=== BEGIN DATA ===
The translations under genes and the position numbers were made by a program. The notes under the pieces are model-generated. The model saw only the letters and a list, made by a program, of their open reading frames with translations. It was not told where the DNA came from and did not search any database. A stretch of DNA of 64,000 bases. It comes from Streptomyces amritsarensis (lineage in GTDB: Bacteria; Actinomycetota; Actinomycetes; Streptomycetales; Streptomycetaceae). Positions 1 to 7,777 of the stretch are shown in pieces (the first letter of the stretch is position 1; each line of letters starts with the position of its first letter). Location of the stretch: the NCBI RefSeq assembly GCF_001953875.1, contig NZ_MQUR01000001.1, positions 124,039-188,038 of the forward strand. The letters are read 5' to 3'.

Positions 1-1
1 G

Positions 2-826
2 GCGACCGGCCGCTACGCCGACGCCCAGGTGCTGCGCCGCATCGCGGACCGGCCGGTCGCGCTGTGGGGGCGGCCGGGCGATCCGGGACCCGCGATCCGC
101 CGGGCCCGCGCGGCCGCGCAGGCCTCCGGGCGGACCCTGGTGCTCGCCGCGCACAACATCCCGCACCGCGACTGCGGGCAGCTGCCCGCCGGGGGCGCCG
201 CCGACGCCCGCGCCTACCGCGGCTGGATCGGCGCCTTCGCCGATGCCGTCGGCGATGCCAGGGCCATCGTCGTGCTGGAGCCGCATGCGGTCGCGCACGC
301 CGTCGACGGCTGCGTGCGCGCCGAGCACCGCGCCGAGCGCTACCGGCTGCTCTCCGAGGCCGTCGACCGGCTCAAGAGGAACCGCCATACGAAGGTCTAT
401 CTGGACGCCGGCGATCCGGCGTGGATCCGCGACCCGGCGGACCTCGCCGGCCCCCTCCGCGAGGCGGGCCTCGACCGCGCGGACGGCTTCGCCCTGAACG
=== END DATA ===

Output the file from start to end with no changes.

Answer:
The translations under genes and the position numbers were made by a program. The notes under the pieces are model-generated. The model saw only the letters and a list, made by a program, of their open reading frames with translations. It was not told where the DNA came from and did not search any database. A stretch of DNA of 64,000 bases. It comes from Streptomyces amritsarensis (lineage in GTDB: Bacteria; Actinomycetota; Actinomycetes; Streptomycetales; Streptomycetaceae). Positions 1 to 7,777 of the stretch are shown in pieces (the first letter of the stretch is position 1; each line of letters starts with the position of its first letter). Location of the stretch: the NCBI RefSeq assembly GCF_001953875.1, contig NZ_MQUR01000001.1, positions 124,039-188,038 of the forward strand. The letters are read 5' to 3'.

Positions 1-1
1 G

Positions 2-826
2 GCGACCGGCCGCTACGCCGACGCCCAGGTGCTGCGCCGCATCGCGGACCGGCCGGTCGCGCTGTGGGGGCGGCCGGGCGATCCGGGACCCGCGATCCGC
101 CGGGCCCGCGCGGCCGCGCAGGCCTCCGGGCGGACCCTGGTGCTCGCCGCGCACAACATCCCGCACCGCGACTGCGGGCAGCTGCCCGCCGGGGGCGCCG
201 CCGACGCCCGCGCCTACCGCGGCTGGATCGGCGCCTTCGCCGATGCCGTCGGCGATGCCAGGGCCATCGTCGTGCTGGAGCCGCATGCGGTCGCGCACGC
301 CGTCGACGGCTGCGTGCGCGCCGAGCACCGCGCCGAGCGCTACCGGCTGCTCTCCGAGGCCGTCGACCGGCTCAAGAGGAACCGCCATACGAAGGTCTAT
401 CTGGACGCCGGCGATCCGGCGTGGATCCGCGACCCGGCGGACCTCGCCGGCCCCCTCCGCGAGGCGGGCCTCGACCGCGCGGACGGCTTCGCCCTGAACG